The poster forest for timber greed

Rick Bass on a proposed timber sale in Montana's Grizzly Country

Editor’s note: This is our first ever guest post and we are thrilled that the guest is Rick Bass, a writer I’ve admired since I first read his collection of short stories, The Watch, 30 years ago. I’ve read it many times since. Besides being a fine writer, Bass is also a passionate defender of wild-lands, particularly the Yaak Valley in northern Montana.

By Rick Bass

The first stages of climate grief, denial, then bargaining, are passing. We’ll pile sandbags, buying time before the world’s billion coastal residents surge inland and, where possible, to cooler climes. Montana certainly saw this latter phenomenon last summer—over 3.5 million tourists entered the state, fleeing COVID-19 or wildfire smoke, despite lockdowns. What will it be this year—7 million? Will news of Gov. Greg Gianforte illegally trapping and killing a Yellowstone wolf spur a tourist boycott? Or will the fires that drove last summer’s flight return, prompting sojourners to once again seek salvation northward, even in a wolf-killer’s state? I suspect that the urge to flee climate catastrophe will outweigh the disgust at the governor’s ways.

But when they arrive, the climate refugees could find one of the state’s most valuable forests, and a climate refuge, ruined. The U.S. Forest Service is proposing a 60-million-board-foot timber sale known as “Black Ram” in the  Yaak Valley, on the Kootenai National Forest. At Black Ram, the roots of the ancient spruce, which are thick as a man’s leg, hold 60 percent more carbon than other forests. The forest—centuries old—is now slated for a 950-acre “regeneration harvest.” Environmentalists would like to see this band of sub-boreal forest—a carbon-absorbing curtain of green along the Canadian border—be managed as a climate refuge. Studying how this forest has avoided fire for the better part of a millennium could yield insights into the adaptations that has allowed it to avoid burning while those surrounding it went up in flames. Unfortunately for this ancient forest, it is currently destined to be eradicated with the help of a Trump executive order directing foresters to increase logging volumes by 40 percent and avoid the scientific rigor of Environmental Impact Statements (despite the presence of threatened species, such as the Yaak’s last 20 grizzly bears).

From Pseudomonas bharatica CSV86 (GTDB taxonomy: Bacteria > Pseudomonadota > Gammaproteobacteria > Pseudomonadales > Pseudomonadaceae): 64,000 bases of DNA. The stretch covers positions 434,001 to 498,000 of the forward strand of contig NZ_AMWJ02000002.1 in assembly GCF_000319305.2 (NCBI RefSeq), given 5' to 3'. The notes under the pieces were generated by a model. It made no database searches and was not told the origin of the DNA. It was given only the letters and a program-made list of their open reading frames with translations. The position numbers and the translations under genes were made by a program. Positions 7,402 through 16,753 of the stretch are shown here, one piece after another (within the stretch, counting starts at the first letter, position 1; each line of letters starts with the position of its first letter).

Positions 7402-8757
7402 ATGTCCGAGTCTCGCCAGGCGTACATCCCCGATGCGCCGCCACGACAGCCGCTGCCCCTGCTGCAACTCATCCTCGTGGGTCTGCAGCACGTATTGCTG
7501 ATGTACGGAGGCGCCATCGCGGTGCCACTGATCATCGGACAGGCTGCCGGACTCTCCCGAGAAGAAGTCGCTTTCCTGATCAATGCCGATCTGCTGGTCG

To be certain, clearcutting an ancient forest on the Canadian border is not going to protect homes in California. But preserving it might. 

The fires in California are a meteorological phenomenon, due to arrive soon. “Raking the forest,” as Trump advised, will not prevent the heated breath of global warming from advancing. Fire can no more be kept out of an ecosystem than can rain or wind. California’s fire season—which used to be May through November—is lengthening and will soon have no end or beginning. Thousand-acre clearcuts dozens of miles into the backcountry won’t change that. The best we can do is to try to save homes by removing flammable materials from within 30 feet of the structure. Fire—like rising sea levels—will continue for as long as there is heat and wind. Ironically, the moonscapes of clearcuts, with their desertification, cause surrounding fuels to become more ignitable. 

The ancient forest at Black Ram could help California’s fire season by not being clearcut; by absorbing carbon dioxide and storing it in the ancient spruce, and the swamps and fens that the USFS calls a “wet alpine VRU” (Vegetative Response Unit). 

Doesn’t it make more sense—for California and Montana—to log the small-diameter overstocked trees around structures, if one is to log national forests at all? Public lands generate only 3 percent of the nation’s timber supply and the Forest Service runs a $2 billion loss annually. Wouldn’t the insurance industry support policy that protects those enormous investments? 

There’s so much wrong with Black Ram that it’s being referred to as the poster forest for timber greed. Indigenous communities were not consulted. Forest Service inventories of logging roads closed by gates to protect wildlife have been found to be wildly inaccurate, invalidating what few scientific assessments were made. 

The agency claims the ancient forest needs to be eradicated to make it “resilient,” and to protect communities from wildfire, though the nearest house is fifteen miles to the south, upwind of the gaping clearcuts to come.

Some things never change. Others must. 

What comes after denial and bargaining? Oh yes: the upward turn.

For the ancient forest at Black Ram, time—after so many centuries—is running out.


Rick Bass, a former petroleum geologist, is the author of Fortunate Son (University of New Mexico Press) and a board member of the Yaak Valley Forest Council. 


Give a gift subscription